Saturday 20th July 2002
The first battle was now over, so it was time to review what to do. The question was whether to repair the Hog and restore it to its former glory, or to review the lessons learnt and make some changes. The areas where I wanted to make some improvements were:
I'm still a bit undecided about which way to go, but am erring on the
"new robot" side of the fence at the moment rather that the
I thought I would have nothing to loose by trying out my Winch motors on a 24v supply to see if I could get some more power out of them. I had always been a bit apprehensive about increasing the supply to the winch motors because they were not particularly efficient and drew a lot of current.
I first connected 24 volts directly to the motors using a set of jump leads. The motors span considerably faster than on 12volts, but there were an awful lot of sparks as I made the connection to the batteries. I dreaded to think what current was being drawn, but leaving that aside I ran the motors for about 30 seconds at full speed and found that they didn't seem to suffer too much. There was no smell of burning wires, and there was no smoke either.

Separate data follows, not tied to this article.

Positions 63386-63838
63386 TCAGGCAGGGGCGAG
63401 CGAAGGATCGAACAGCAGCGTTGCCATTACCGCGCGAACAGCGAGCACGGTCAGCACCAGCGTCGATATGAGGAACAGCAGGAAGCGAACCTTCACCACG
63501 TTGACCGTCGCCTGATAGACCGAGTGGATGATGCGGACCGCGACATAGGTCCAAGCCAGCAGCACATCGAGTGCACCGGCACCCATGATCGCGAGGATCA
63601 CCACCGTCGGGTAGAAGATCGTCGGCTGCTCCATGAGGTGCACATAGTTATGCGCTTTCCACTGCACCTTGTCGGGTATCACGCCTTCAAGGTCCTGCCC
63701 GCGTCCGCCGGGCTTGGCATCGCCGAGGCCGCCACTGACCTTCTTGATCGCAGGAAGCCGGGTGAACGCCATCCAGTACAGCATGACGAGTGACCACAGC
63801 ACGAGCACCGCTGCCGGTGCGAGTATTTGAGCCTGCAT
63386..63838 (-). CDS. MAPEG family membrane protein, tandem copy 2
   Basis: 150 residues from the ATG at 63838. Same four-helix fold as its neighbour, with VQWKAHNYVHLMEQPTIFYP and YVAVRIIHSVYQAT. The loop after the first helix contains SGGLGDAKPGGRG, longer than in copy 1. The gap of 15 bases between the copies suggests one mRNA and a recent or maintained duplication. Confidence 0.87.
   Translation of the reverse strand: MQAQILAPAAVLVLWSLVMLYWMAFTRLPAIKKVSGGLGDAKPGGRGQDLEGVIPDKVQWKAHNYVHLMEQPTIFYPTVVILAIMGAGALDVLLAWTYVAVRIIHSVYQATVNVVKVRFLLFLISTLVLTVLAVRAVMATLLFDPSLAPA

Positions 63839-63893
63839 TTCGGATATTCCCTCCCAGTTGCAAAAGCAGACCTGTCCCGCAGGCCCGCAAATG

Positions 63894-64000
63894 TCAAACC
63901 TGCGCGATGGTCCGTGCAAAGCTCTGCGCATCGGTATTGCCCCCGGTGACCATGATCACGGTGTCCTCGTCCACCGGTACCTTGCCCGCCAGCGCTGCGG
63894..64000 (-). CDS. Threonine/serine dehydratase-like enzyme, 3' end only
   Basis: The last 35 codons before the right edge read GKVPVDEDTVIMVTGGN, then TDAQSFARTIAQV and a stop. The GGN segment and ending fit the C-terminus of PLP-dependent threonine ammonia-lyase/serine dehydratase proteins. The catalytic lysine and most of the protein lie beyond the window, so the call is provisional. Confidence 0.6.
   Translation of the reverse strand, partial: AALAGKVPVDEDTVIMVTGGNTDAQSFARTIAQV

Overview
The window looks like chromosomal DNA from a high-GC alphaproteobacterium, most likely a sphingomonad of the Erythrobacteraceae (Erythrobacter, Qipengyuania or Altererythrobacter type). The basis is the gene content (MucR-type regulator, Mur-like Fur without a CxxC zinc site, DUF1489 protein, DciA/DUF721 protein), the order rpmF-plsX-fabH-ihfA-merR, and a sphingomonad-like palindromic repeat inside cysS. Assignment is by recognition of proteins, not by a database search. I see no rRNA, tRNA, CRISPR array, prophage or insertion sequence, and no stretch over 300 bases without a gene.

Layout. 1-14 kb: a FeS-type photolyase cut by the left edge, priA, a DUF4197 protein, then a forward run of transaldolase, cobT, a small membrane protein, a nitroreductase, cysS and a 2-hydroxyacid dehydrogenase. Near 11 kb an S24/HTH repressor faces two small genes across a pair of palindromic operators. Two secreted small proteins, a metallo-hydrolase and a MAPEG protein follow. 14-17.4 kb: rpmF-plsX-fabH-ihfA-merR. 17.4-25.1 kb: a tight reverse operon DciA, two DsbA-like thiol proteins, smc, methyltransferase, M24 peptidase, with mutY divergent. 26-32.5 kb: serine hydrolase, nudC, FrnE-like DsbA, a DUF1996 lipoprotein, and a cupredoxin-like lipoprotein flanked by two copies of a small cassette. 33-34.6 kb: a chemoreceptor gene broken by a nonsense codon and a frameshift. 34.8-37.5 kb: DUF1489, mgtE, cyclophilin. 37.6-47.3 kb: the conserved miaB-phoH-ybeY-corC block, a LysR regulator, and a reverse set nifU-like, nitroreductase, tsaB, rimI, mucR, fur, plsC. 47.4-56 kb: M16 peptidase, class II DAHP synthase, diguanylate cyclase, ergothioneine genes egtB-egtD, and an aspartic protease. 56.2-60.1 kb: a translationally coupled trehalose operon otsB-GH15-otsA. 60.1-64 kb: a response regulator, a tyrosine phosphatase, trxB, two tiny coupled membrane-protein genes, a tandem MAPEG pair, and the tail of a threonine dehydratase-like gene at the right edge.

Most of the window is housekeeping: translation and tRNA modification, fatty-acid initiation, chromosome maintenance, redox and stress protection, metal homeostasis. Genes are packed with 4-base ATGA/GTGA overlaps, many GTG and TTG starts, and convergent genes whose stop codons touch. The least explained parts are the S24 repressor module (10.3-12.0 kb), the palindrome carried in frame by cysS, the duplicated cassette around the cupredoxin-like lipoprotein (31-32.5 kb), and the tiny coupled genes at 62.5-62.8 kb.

I quickly turned everything off and felt the MOSFET heatsink gingerly with a wet finger. I could have fried eggs on them they were so hot! Obviously the MOSFETs had been able to carry the load for a while, but they were working well outside their temperature range.
This convinced me that if I wanted more power, I would have to look at using more efficient motors. Either Litton motors that the Wheely big Cheese sells for a reasonable price, or what is now the robot standard Bosch motors as sold by Technobots. The Bosch motors are a bit more expensive, but there are more variants to choose from (12v and 24v versions).
I will mull over which ones I will go for over the next few weeks. This experience was now making me err even more on the "new robot" front than the "rebuild" front, so I decided to think about renewing contact with my sponsors!.
Last updated 1st August 2002